Unlike Constable, objects in Joseph Turner’s work do not have a clearly defined outline. Turner may be more famous for his oil paintings, but he was very influential in watercolors as well. He frequently experimented with various techniques, including using a gum varnish to heighten color and sponging, scraping, and blotting to achieve the desired effect on the canvas. This wide range of techniques gave him the ability to create the atmosphere in light and color unlike other artists. He would choose the best medium for the scene he was trying to capture (MacEvoy). Another element that effected his style was that he used pigments that were course and large-grained. This lent itself to the color and texture of his paintings. Like Constable, Turner also made extensive sketches of his scenes prior to producing them on canvas. He sketched throughout his travels and then later used them as the basis of his works.

Constable was known for using a large range of greens which were mixed from opaque pigments. He was not known for using pigments containing extenders. He used cobalt during 1819, chrome yellow in during 1816 and emerald green from the 1830s. Notably Constable used burnt terre verte which was not found in any of Turner’s works. As noted above the death of his wife also deepened the colors he used in his paintings. His palate darkened along with his mood. (Gray 15)

When it comes to color Turner used every possible resource available to him during his lifetime. He experimented greatly with color and pigments. After his death scientific research was done on the palates left in studio. Turner used a wide variety reds and yellows extending his color choices far beyond that of Constable. Just like his use of various techniques he was not afraid to experiment with color and pigments until he created the haunting colors that make his paintings so poignant. (Townsend 232)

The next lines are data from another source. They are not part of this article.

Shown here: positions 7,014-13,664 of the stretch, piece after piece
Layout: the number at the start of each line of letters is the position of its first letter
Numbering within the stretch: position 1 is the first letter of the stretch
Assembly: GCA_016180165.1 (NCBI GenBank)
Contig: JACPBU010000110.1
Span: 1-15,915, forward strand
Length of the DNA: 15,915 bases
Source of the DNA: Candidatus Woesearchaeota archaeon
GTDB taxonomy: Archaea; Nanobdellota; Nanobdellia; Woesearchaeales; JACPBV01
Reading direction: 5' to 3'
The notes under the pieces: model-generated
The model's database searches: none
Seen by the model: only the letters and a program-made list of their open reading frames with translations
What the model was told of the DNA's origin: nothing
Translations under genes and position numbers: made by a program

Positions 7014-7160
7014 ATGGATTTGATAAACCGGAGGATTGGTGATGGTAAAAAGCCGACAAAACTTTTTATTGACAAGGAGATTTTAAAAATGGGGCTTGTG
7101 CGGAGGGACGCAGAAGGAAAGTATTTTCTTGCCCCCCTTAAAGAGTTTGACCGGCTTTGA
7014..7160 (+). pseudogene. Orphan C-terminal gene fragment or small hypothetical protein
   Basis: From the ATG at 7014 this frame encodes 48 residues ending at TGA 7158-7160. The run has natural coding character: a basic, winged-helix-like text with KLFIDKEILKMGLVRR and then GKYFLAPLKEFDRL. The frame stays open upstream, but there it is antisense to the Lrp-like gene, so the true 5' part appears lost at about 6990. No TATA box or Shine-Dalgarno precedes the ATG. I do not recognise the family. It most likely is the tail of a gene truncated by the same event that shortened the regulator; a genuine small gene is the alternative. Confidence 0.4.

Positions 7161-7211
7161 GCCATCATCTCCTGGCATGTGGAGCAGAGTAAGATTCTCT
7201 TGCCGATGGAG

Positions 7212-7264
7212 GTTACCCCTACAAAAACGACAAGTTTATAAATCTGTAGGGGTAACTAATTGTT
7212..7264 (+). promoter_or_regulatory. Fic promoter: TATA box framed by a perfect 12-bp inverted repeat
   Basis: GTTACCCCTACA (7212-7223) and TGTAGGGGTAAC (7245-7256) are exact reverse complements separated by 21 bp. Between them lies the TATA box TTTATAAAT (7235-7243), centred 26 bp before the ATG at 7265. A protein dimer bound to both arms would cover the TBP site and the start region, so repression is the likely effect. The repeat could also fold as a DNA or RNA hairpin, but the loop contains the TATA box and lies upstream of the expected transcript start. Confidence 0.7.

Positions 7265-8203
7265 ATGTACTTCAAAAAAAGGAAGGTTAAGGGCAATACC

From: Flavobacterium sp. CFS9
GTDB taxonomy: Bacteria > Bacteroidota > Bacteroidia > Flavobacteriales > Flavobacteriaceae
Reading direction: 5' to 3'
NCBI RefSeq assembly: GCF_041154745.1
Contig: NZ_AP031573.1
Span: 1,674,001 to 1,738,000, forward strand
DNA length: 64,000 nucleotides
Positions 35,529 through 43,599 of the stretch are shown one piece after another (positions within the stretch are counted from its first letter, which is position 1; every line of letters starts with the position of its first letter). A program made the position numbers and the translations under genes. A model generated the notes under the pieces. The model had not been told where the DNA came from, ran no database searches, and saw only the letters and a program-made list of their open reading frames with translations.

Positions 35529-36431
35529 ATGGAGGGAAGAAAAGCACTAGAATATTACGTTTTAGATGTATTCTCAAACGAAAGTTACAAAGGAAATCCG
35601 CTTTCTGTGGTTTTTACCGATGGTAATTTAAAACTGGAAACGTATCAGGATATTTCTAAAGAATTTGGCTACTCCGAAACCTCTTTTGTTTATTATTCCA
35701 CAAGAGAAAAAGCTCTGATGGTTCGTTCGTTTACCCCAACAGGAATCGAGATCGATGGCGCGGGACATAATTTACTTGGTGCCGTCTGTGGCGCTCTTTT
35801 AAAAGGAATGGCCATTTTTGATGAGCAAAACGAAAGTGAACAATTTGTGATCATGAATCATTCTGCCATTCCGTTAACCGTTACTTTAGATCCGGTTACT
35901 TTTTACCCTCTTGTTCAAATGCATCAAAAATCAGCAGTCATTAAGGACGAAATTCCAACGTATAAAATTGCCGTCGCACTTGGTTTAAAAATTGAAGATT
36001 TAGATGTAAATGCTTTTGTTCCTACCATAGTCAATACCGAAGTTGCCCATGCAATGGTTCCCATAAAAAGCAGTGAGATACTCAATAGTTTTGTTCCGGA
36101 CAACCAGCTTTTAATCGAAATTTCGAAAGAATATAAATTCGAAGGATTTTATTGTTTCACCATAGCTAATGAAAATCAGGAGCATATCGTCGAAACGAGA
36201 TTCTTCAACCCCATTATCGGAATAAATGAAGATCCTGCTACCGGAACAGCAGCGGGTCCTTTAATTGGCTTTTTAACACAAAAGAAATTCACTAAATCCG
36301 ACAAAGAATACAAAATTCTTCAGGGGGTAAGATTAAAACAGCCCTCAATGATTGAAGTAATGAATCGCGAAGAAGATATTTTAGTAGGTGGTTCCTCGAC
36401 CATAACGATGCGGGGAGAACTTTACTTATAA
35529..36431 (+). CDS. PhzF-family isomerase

The feeling of Constable’s work is most clearly seen in his own personal life. His most notable works are all from places the he spent a significant amount of time. They show a deep emotional attachment to the scenery and are often associated with his family or friends. He believed that nature was the source of all originality. His painting Stormy Sea, Brighton is the perfect example of how inner turmoil reflected in the themes of his paintings. This painting is dark and paint was applied vigorously in thick stokes. He painted it just four months before the death of his wife. The themes of his paintings were all noticeable darker after that. (Gray 15)

Joseph Turner is most noted for gloomy themes and include paintings of landscapes and storms at sea. He also took on the great task of showing the environmental impact that industry was having on Brittan and the world. His watercolors showed polluted skies and smoke from engineers in locomotives and boats. He seemed to shift between his fascination with the industrial revolution and the limits it still faced when met with the superiority of nature. He extensively studied steamboats and depicted them in many of his paintings. (Rodner 466)

Constable and Turner are some of the best artists in the romantic period. They both created great works of art using their own unique style. Constable created more lifelike paintings that have a lively tone. Turner’s paintings had no defined outlines of figures but more of a blurred look. Turner put more emotion into his paintings with his color and tones. The Romantic Period would not have been the same without the great artwork that these two artists contributed. 

Works Cited
Gray, Anne. "Constable: Impressions of Land, Sea and Sky." Artonview Autumn 2006: 10-15.
Hawes, Louis. "Constable's Hadleigh Castle and British Romantic Ruin Painting." Art Bulletin 65 (1983): 455-70.
MacEvoy, Bruce. "Handprint : Joseph Mallord William Turner." 12 Nov. 2007. 08 Mar. 2009 .
Rodner, William S. "Humanity and Nature in the Steamboat Paintings of J.M.W. Turner." Albion: A Quarterly Journal Concerned with British Studies 18 (1986): 455-74.
Townsend, Joyce H. "The Materials of J. M. W. Turner: Pigments." Studies in Conservation 38 (1993): 231-54.